What is a digital forensic examination?
Child pornography cases almost always involve electronic evidence. Illegal child pornography can be found on a computer hard drive, cell phone, external drive, thumb drive or any other device capable of storing data. Most child pornography is easy to find on these devices but some users hide the material, encrypt it, or delete it. That's where the forensic examination comes in.
A digital forensic examination refers to a process of accessing the data and organizing it, wherever it may be found on the device. These days, an Israeli company called Cellebrite dominates the market in offering software and hardware that can be attached to a cell phone or hard drive and extract the data from it. Cellebrite can often access even encrypted or deleted data. Once the data is extracted, it can be searched using "hash values" -- individual digital fingerprints -- for known child pornography, which is kept in a database for law enforcement by the National Center for Missing and Exploited Children.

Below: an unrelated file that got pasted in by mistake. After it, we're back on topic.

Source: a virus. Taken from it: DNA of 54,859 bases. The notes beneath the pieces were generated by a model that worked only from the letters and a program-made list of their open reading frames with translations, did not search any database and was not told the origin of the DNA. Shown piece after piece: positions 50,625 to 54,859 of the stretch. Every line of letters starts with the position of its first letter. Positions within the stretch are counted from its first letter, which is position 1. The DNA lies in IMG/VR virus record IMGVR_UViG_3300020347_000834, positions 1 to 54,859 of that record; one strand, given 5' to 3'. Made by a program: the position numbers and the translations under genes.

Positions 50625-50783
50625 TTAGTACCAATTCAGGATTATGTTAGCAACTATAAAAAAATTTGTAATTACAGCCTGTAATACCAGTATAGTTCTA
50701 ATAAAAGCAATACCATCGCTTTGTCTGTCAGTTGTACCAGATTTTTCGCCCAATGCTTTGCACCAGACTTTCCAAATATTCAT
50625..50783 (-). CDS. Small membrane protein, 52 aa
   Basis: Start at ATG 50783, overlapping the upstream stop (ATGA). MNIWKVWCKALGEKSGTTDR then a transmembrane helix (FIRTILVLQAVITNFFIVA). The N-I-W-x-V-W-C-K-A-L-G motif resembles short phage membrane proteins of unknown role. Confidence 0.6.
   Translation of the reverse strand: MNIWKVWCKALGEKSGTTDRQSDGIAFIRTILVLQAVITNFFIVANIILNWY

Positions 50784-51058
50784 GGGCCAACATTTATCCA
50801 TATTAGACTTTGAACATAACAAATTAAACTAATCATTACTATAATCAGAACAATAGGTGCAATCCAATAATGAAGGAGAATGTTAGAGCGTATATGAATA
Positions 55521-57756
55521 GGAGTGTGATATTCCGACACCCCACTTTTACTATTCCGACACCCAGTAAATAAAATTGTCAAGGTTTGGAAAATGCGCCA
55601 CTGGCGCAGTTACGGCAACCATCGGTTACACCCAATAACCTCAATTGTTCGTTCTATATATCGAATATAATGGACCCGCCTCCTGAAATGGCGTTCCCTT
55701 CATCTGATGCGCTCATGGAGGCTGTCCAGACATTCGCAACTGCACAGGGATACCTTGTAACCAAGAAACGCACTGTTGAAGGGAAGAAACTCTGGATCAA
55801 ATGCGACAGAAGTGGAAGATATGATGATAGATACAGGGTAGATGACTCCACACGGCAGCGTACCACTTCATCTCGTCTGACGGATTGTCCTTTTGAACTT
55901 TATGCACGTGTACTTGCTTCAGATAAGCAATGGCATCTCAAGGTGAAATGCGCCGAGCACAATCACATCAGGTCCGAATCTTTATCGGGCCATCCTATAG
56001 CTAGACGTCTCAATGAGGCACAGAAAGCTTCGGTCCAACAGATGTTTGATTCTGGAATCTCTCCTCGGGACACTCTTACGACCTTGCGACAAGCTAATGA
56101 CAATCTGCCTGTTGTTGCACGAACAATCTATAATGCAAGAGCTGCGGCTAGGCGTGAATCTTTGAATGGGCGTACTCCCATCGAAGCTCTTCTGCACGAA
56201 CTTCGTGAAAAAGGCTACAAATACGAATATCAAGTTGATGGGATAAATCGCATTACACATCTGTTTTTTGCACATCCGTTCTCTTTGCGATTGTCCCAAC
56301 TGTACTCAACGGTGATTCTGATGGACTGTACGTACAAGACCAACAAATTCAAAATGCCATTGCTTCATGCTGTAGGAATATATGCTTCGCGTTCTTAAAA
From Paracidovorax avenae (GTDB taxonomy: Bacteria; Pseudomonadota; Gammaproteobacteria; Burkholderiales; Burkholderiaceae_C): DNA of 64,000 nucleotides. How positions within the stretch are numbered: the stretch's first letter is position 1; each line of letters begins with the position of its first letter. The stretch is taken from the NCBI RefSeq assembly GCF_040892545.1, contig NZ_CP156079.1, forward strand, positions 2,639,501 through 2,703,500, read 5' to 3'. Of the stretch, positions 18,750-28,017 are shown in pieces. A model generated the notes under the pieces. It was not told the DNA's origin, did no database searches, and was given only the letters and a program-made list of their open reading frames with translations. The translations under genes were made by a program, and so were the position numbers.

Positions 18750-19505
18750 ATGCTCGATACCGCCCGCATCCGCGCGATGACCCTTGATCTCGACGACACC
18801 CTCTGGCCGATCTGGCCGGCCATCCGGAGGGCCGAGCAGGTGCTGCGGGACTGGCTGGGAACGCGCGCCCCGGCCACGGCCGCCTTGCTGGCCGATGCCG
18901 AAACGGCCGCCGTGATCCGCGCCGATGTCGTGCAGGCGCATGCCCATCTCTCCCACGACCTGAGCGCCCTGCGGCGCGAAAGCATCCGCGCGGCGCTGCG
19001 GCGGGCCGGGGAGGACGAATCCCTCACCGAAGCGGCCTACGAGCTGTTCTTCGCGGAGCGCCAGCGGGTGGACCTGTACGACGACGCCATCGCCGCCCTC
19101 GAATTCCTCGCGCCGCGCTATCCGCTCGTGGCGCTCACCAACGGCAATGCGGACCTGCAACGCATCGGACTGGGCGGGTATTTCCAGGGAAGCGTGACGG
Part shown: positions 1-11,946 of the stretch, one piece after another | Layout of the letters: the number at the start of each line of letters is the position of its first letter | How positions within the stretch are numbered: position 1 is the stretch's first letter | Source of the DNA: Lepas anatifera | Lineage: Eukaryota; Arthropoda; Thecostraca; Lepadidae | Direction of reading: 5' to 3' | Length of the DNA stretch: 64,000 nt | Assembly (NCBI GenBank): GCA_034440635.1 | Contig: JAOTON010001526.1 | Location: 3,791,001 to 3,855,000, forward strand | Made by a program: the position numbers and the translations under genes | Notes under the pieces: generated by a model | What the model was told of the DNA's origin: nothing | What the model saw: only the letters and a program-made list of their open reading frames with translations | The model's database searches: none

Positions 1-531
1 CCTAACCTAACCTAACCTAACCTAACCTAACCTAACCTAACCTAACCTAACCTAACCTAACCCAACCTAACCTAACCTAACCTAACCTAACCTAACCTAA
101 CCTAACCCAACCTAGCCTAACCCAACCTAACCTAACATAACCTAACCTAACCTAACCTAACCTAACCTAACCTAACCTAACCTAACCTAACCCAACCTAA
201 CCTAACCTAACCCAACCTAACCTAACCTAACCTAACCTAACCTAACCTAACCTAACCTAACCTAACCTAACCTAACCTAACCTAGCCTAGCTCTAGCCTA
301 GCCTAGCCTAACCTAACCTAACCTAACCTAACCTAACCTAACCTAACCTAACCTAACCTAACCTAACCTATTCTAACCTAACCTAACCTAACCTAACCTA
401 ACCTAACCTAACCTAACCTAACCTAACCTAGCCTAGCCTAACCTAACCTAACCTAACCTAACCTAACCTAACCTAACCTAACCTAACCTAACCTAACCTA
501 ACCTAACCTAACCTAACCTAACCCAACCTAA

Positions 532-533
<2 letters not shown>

In order to conduct a forensic examination of a digital device, police normally need either a search warrant or consent. It is almost never in an individual's interest to consent to a forensic examination. A warrant must be supported by probable cause, meaning that a reasonable person would have reason to believe that the material, which is evidence of a crime, is present on the device. One of the few ways to defeat a child pornography case is to show that the forensic exam was illegal, done either without consent or without a valid warrant.